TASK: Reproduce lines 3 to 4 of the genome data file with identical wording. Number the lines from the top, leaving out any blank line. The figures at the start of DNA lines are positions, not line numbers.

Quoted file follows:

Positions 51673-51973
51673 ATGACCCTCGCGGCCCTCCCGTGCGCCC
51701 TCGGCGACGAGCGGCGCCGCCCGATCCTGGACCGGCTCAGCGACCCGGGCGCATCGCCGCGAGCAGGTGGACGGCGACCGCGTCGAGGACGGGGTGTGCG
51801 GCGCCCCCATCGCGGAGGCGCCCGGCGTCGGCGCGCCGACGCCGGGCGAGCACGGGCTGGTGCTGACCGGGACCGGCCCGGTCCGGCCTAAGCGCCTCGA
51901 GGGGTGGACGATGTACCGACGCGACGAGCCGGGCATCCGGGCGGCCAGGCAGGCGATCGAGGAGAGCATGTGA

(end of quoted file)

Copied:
51701 TCGGCGACGAGCGGCGCCGCCCGATCCTGGACCGGCTCAGCGACCCGGGCGCATCGCCGCGAGCAGGTGGACGGCGACCGCGTCGAGGACGGGGTGTGCG
51801 GCGCCCCCATCGCGGAGGCGCCCGGCGTCGGCGCGCCGACGCCGGGCGAGCACGGGCTGGTGCTGACCGGGACCGGCCCGGTCCGGCCTAAGCGCCTCGA